“This week will witness a classic standoff with cattle feeders attempting to regain some leverage from the packer, buoyed by futures and declining numbers in March and April,” projected Cassie Fish of The Beef Report.
Unlike the prior week, last week saw cash fed cattle trade get underway and done decently early. By Thursday afternoon, almost 75,000 head had been confirmed sold, with most of the trade occurring on Thursday. Prices paid for live cattle were down $2-8 at $128- 134.
“Many roads are still closed in Nebraska, Iowa, South Dakota, and Minnesota, which has several beef and pork plants in the area either starting to kill late or cancelling first shift slaughters all together,” reported Troy Vetterkind of Vetterkind Cattle Brokerage last Thursday morning.
When it came to the 2016 Cattle Industry Conference in San Diego, CA, cattle producers and cattle and beef industry members had a lot to look forward to; seeing friends and colleagues, new information and new products, and certainly the pleasant beach weather.
The farm and ranch real estate market in the Far West—California, Oregon, Washington and Nevada—is one of dualities. Challenges are also opportunities, and much of it centers unsurprisingly on water. In general, the market in 2015 was called good by realtors and land brokers, and the outlook looks good for 2016 for the careful buyer and seller.
“The release of a forecast for a storm system early next week that could impact some of the South Plains—and with significant amounts of snow for parts of Nebraska and Iowa—sparked the rally in futures yesterday,” reported Andrew Gottschalk of Hedgers Edge last Wednesday.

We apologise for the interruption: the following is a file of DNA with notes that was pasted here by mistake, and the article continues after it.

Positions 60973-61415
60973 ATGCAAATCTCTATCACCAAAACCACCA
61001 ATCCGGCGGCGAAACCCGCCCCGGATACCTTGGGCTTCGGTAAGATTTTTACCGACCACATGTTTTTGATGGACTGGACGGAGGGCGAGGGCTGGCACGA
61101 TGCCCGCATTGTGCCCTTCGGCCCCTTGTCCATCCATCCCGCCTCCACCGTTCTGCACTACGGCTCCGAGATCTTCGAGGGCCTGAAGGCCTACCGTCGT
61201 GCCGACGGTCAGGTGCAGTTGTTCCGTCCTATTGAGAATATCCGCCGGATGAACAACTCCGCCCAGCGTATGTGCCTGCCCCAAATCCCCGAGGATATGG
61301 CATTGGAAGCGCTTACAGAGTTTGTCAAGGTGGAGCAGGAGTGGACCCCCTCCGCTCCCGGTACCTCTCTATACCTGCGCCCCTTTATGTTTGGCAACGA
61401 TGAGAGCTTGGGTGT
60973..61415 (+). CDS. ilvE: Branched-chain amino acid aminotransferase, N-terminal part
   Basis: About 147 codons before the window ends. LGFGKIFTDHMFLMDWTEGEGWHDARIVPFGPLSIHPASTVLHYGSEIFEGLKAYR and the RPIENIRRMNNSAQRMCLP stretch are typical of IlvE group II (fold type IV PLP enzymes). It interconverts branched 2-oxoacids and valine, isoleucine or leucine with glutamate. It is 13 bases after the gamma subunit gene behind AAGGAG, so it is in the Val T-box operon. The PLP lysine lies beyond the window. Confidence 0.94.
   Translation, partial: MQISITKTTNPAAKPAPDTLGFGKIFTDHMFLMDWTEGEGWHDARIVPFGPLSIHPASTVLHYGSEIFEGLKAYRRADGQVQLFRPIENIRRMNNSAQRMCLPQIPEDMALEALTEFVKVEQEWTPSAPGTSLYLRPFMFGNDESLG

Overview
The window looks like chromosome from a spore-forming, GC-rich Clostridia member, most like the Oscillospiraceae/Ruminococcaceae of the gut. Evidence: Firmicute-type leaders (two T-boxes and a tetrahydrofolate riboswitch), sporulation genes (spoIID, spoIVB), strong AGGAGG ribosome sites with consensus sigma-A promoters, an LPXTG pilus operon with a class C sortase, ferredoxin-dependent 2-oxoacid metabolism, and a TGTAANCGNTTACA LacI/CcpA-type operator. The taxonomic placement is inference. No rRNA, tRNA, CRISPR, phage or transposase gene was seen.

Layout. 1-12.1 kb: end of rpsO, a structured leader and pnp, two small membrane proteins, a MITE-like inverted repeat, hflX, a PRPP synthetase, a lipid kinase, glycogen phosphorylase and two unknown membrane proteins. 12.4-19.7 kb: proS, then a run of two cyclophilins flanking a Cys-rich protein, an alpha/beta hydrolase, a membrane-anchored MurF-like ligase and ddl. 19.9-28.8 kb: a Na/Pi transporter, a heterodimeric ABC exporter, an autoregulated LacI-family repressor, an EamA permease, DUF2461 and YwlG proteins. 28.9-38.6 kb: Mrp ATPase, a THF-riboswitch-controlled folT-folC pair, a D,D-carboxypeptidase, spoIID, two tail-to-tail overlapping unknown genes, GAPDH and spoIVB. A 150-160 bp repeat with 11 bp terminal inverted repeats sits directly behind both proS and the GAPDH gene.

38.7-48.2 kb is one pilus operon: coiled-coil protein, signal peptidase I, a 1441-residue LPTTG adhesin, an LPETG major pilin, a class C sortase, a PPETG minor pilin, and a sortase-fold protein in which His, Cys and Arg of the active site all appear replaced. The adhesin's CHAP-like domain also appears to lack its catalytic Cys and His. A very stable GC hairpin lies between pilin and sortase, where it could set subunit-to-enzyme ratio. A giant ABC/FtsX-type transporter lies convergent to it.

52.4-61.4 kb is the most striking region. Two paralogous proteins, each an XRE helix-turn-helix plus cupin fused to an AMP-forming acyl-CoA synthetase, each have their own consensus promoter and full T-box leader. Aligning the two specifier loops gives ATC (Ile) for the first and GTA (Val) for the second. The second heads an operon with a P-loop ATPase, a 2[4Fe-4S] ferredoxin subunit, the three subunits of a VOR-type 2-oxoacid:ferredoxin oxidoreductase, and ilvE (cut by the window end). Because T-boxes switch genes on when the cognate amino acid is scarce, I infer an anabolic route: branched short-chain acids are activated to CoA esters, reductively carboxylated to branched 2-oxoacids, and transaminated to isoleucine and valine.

Ethan Lane, Executive Director of the Public Lands Council, gave cattle producers just that last week during the Cattlemen’s College, held at the National Cattlemen’s Beef Association’s annual conference and cattle industry trade show in San Diego, CA.
People were less excited to buy cattle last week compared to the prior week. Whereas the prior week saw 90,000 head trade by Thursday, last week couldn’t even muster 4,000 head traded by Thursday. Cattle buyers were likely waiting for the release of the Cattle on Feed report to give the manic market some direction.
Last Tuesday, Obama used his veto power on S.J. Resolution 22, the bill which would have blocked the implementation of the Environmental Protection Agency’s (EPA’s ) new Waters of the U.S. (WOTUS) rule. Obama called WOTUS “critical” to the protection of.
Considering the magnitude and speed of the crash seen in cattle markets around the country at the end of 2015, much time and effort has been put into explaining why and how it happened. According to one market analyst, domestic supply shifts, outside economies, and trade all played important roles.
Last week was called pivotal for the cash cattle markets with numerous factors coming to bear on prices. The markets’ moving parts have all done a lot of significant moving in the last few weeks, so the direction of what is to come was a matter of much speculation.
Live cattle futures were trading fairly sideways last week after the prior week’s rally. But then Thursday trade, which opened in the U.S. following another day of the Chinese stock exchange trading locked down after mere minutes of opening, saw limit-down trade in almost all contracts on the board.
Of all the portions of the country, the Southwest tends to have the lowest pasture and overall farm real estate value (a measurement of the value of all land and buildings on farms). But with low prices comes the potential for opportunity..
Last week, the Ranchers- Cattlemen Action Legal Fund (R-CALF) sent a request to the U.S. Senate Committee on the Judiciary and its Subcommittee on Antitrust, Competition Policy, and Consumer Rights that they investigate the cattle market’s unprecedented decline at the end of 2015.
In the short, pre-New Year’s trade week, cash cattle traded early and sharply higher. By Wednesday afternoon, over 40,000 head had been confirmed sold on the negotiated market at $130-136 live (up $4-14 from the prior week) and $202-212 dressed (up $2-12).
Though cattle slaughter still favors herd growth—steers made up 54.3 percent of total cattle slaughtered in 2015, up 2.4 percent from the same time last year—beef in cold storage keeps climbing. According to the most recent Cold Storage report, the volume of beef in all warehouses stood at 510.